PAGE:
Stan Lee, Marvel's real superhero, dies at 95
Stan Lee, the legendary writer and publisher who created numerous iconic comic characters for Marvel had died in a Los Angeles hospital on early Monday morning. He was 95 at the time of his death.
In his lifetime, Lee co-created popular comic characters like the X-men, Spiderman, Hulk and many more. He, with his co-artists and writers, notably Jack Kirby, catapulted Marvel into a media giant from a small comic venture.
Born Stanley Martin Lieber on Dec. 28, 1922, he grew up poor in Washington Heights. In 1939, Lee got a job as a gofer for $8 a week at Timely Comics. Two years later, for Kirby and Joe Simon’s “Captain America #3,” he wrote a two-page story titled “The Traitor’s Revenge! He used his pen name, Stan Lee.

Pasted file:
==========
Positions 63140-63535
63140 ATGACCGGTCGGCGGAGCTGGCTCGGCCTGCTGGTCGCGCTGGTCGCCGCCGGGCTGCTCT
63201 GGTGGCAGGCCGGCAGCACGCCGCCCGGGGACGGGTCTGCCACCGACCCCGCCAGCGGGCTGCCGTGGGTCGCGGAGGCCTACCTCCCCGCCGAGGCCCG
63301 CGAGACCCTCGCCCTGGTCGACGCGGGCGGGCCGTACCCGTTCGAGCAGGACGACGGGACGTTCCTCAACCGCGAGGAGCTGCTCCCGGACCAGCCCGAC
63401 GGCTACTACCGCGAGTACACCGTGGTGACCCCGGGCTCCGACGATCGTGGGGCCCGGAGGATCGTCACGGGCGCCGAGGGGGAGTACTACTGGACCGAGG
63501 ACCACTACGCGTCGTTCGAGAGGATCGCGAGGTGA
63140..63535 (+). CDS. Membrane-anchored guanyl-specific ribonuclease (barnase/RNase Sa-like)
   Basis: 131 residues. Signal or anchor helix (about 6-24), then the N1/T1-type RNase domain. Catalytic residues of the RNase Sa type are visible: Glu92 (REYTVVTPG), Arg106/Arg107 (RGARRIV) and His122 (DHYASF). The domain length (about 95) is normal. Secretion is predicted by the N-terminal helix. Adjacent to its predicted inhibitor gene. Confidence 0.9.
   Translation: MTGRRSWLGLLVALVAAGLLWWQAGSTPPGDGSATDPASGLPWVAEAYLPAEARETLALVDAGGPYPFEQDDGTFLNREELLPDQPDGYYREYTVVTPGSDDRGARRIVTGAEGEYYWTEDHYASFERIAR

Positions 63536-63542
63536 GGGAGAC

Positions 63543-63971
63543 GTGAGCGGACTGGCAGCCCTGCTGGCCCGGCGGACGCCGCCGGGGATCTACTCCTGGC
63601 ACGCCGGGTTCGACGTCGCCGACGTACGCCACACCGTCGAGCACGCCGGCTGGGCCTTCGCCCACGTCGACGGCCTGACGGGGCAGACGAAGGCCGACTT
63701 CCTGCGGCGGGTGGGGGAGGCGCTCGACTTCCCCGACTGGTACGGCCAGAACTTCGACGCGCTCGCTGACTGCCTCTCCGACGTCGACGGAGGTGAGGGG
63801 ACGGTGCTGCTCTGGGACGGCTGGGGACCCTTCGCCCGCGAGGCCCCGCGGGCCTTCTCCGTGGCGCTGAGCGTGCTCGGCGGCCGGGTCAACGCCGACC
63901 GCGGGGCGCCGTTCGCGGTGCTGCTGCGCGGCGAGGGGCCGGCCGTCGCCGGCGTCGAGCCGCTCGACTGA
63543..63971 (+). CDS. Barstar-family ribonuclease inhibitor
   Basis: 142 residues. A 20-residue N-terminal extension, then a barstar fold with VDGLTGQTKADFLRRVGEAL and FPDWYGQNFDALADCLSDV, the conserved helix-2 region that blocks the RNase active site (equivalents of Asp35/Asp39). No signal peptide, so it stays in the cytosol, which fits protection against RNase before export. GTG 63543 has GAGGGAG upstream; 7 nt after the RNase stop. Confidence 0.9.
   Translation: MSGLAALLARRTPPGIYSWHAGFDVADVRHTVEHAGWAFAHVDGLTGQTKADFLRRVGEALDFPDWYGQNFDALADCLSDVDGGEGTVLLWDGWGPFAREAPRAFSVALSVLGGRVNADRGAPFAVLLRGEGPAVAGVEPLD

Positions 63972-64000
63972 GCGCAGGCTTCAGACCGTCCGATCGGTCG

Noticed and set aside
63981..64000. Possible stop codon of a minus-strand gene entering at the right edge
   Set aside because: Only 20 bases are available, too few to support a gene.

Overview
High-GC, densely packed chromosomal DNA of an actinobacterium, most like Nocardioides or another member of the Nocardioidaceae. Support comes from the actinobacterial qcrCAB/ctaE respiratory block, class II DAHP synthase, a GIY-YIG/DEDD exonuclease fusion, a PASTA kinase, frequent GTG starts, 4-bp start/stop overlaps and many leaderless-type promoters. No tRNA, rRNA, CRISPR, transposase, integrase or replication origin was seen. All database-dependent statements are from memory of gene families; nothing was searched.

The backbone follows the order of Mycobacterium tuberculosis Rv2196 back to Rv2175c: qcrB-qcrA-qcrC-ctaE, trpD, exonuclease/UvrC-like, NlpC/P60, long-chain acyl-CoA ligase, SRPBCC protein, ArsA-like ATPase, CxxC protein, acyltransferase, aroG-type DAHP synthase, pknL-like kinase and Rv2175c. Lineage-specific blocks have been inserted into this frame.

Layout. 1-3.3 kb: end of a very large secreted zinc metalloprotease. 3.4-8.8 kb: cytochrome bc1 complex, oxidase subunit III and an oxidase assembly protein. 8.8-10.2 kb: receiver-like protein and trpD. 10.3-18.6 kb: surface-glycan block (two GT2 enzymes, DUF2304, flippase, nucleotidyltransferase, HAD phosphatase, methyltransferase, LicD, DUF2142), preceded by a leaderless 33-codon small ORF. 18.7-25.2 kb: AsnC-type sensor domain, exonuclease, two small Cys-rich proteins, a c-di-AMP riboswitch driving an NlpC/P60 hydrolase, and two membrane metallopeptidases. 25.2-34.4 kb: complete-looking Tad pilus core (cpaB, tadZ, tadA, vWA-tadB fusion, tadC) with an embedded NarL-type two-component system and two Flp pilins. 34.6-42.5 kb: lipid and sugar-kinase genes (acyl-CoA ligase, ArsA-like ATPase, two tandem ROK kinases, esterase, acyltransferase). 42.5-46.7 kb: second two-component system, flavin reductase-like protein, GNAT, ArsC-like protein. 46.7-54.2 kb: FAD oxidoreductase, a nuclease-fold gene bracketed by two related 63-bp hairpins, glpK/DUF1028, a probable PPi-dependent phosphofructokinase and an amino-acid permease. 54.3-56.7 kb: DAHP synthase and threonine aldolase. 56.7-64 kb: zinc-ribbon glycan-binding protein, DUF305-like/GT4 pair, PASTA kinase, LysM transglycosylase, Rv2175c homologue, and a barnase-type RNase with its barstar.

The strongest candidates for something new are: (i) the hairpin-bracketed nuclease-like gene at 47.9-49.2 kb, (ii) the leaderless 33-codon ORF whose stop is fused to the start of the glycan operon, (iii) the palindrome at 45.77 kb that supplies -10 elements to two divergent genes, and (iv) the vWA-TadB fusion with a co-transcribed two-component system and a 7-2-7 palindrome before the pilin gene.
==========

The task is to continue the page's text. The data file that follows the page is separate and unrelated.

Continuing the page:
In 1961, Lee and Kirby launched their own superhero series, The Fantastic Four, for the newly renamed Marvel Comics. Hulk, Spider-Man, Doctor Strange, Daredevil and X-Men soon followed. The Avengers launched as its own title in September 1963.
When his Marvel characters were made into movies, he almost regularly had cameos in them. And it had become a norm in recent times to wait eagerly for a witty Lee cameo in an MCU movie.
Loved by fans worldwide, Stan Lee’s legacy will be left in the timeless characters that he created.